Vladimir Putin’s latest display of brutality and revenge can be a rage over his signature Crimean Bridge is blown up. But his indiscriminate targeting of Ukrainian civilians also raises the prospect of a horrific new turn in a vicious war.
Russian missiles damaged a glass-bottomed pedestrian bridge in Kiev, which is a popular tourist spot, tore into a rush-hour intersection and crashed near a playground on Monday. Blackouts struck across the country, in places cutting off water supplies and transport, in strikes reminiscent of the terror inflicted on civilians in the early days of the invasion, but which had largely subsided in recent months.
The attacks stripped away the semblance of normalcy that city dwellers, who spent months earlier in the war in subways turned into air raid shelters, have managed to restore to their lives and raised fears of new strikes.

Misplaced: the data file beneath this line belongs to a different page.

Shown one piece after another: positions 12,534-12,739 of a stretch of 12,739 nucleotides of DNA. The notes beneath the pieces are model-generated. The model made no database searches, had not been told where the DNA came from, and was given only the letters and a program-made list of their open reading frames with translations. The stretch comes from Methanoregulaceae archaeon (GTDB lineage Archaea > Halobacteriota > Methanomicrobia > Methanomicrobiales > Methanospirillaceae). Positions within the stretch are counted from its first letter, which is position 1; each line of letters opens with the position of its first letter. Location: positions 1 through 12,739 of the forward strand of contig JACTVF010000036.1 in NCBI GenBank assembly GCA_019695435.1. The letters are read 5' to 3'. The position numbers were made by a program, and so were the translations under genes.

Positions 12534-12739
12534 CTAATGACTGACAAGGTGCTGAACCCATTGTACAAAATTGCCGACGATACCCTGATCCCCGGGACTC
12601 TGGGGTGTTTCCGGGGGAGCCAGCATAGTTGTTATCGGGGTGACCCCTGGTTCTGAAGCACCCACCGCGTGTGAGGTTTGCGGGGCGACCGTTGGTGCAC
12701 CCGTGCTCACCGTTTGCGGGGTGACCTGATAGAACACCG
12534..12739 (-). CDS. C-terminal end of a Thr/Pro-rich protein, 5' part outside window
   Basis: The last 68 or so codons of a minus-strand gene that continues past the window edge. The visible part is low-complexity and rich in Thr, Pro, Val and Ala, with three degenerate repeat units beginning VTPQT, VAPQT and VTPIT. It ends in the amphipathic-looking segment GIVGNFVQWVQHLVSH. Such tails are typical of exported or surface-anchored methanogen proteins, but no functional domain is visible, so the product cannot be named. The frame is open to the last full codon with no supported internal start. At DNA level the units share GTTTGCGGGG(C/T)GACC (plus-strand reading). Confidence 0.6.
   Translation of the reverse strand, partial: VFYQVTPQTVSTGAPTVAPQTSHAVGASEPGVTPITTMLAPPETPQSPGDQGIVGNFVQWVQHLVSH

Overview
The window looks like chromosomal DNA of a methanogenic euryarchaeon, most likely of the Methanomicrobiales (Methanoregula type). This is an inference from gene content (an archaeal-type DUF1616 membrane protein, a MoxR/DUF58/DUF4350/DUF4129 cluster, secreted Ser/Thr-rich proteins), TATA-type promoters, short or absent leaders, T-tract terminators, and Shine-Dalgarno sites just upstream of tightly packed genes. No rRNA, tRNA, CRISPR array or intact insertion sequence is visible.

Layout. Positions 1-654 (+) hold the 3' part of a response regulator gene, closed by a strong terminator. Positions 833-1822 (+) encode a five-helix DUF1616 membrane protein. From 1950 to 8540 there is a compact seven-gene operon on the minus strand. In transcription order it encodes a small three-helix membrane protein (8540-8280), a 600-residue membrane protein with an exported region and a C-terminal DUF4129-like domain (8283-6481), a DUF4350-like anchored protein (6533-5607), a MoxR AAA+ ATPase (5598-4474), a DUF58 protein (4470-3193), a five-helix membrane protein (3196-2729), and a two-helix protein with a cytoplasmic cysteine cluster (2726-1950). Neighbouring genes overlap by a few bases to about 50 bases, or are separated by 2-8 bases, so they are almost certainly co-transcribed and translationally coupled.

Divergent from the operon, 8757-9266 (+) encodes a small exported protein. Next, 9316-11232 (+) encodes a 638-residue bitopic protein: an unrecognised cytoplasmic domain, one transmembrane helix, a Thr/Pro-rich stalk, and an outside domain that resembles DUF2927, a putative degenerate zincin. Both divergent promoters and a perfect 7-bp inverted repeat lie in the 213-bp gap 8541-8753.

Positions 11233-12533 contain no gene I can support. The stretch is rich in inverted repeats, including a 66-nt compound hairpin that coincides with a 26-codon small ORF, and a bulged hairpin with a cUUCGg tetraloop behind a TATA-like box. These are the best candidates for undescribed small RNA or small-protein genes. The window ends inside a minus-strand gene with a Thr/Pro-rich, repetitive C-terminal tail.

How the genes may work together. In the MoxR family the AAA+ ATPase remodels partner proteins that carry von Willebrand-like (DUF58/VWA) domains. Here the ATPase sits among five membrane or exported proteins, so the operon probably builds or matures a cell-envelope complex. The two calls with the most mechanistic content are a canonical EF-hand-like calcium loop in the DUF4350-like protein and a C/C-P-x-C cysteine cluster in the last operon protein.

The message was plain for the world to see: Putin has no intention of being humiliated. He will not admit defeat. And he is fully prepared to inflict civilian carnage and indiscriminate terror in response to his series of battlefield reversals.
But Monday’s targets also had little military value and served, if anything, to reflect Putin’s need to find new targets because of his inability to inflict defeat on Ukraine on the battlefield.
The bombing of power installations, particularly on Monday, appeared to be a subtle hint of the misery the Russian president could inflict as winter sets in, even as his forces retreat in the face of Ukrainian troops using Western weapons.
The possibility that Putin could herald a bloody new turn in a war that has gone through several strategic phases since the February invasion weighed heavily on the minds of political and military leaders in Washington on Monday. Their reaction was one of disgust that Putin was once again unleashing fierce warfare against civilians that recalled the horrors of 20th-century Europe.
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